Google workers entered the new year with a new thought – Create a union and fight for changes in the workplace. The internet giant’s employees want to cooperate with the Communications Workers of America (CWA) to tackle ongoing and frustrating issues like pay disparity, retaliation, and controversial government contracts.
The union will be known as the Alphabet Workers Union, and it will be open to all employees and contractors at Google’s parent establishment.
Referring to the new initiative, a Google Program Manager, Nicki Anseimo said that the union has done so much due to several years of courageous activities and organizing of Google workers.
They have done much “from fighting the ‘real names’ policy, to opposing Project Maven, to protesting the egregious, multimillion-dollar payouts given to executives who committed crimes of s3xual harassment.” Nicki said that when workers respond collectively to any negative issue emanating from the company, Alphabet quickly responds.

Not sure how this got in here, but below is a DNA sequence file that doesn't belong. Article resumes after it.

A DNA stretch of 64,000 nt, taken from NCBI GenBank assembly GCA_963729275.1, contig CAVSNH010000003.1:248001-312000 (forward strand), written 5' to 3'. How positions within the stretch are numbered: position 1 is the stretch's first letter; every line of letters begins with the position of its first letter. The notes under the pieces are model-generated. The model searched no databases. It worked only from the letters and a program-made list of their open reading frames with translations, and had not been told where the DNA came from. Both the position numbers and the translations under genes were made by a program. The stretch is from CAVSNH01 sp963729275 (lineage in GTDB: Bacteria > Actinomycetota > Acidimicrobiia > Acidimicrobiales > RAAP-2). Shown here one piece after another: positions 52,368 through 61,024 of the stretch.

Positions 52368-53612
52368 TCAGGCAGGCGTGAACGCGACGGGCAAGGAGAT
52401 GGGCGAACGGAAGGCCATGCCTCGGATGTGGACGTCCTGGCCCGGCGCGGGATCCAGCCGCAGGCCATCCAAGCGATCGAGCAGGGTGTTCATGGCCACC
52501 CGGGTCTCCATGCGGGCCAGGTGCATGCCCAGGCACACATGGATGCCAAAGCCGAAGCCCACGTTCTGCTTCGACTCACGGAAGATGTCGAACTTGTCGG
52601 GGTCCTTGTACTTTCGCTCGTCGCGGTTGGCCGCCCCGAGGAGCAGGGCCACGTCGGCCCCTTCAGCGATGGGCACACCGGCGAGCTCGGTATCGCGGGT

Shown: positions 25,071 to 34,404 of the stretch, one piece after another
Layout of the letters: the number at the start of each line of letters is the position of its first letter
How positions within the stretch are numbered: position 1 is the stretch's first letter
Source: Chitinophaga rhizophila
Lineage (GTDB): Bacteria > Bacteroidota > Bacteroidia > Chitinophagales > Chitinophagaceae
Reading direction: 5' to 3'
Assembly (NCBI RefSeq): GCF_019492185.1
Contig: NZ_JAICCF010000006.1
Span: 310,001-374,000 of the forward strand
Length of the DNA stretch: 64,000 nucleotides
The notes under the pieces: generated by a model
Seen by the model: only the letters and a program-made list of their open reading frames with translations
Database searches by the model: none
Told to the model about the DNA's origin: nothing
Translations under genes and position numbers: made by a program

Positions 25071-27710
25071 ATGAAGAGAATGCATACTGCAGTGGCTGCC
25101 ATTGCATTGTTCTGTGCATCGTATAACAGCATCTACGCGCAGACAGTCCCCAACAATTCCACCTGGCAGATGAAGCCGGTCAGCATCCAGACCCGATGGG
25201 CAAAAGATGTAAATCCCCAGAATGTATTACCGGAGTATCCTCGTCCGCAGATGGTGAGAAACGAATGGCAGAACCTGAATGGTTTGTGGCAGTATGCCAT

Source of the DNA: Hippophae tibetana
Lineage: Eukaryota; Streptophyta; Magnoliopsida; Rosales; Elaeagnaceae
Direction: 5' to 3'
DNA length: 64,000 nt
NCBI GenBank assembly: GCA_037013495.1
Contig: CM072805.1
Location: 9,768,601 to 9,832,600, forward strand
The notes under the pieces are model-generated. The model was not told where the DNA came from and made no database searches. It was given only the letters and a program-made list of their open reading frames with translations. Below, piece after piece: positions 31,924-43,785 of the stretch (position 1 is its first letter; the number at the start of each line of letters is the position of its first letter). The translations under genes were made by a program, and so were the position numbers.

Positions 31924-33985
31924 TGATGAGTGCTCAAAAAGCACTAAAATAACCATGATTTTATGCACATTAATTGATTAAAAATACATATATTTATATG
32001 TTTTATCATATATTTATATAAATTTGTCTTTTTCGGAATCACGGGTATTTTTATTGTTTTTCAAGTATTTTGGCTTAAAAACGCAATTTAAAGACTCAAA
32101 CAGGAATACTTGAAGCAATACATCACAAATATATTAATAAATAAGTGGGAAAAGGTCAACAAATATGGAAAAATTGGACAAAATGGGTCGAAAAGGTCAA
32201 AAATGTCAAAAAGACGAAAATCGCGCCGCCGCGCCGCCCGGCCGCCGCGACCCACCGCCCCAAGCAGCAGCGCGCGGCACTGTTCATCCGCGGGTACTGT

Google’s Project Maven, which was an effort to make use of AI to improve targeted drone strikes, triggered protests among Alphabet employees who saw the project as unethical. In 2018, among other things, the company ended its forced arbitration policy because 20,000 workers staged a walkout protest against former executive Andy Rubin getting a $90 million exit package after he was accused of s3xual harassment.
The union effort is now public, known throughout the world, so organizers may launch a series of campaigns to get votes from Google workers. Even before a public announcement, about 230 employees and contractors signed cards in support of the union.
It was reported that Google contractors have always been complaining about their unequal treatment when it is compared to the treatment full staff got. These contractors make up a majority of the company workforce but they lacked the benefits that salaried employees get. Time and again, the contractors have sought means of joining workers unions so that they can re-shape the status quo in their workplaces.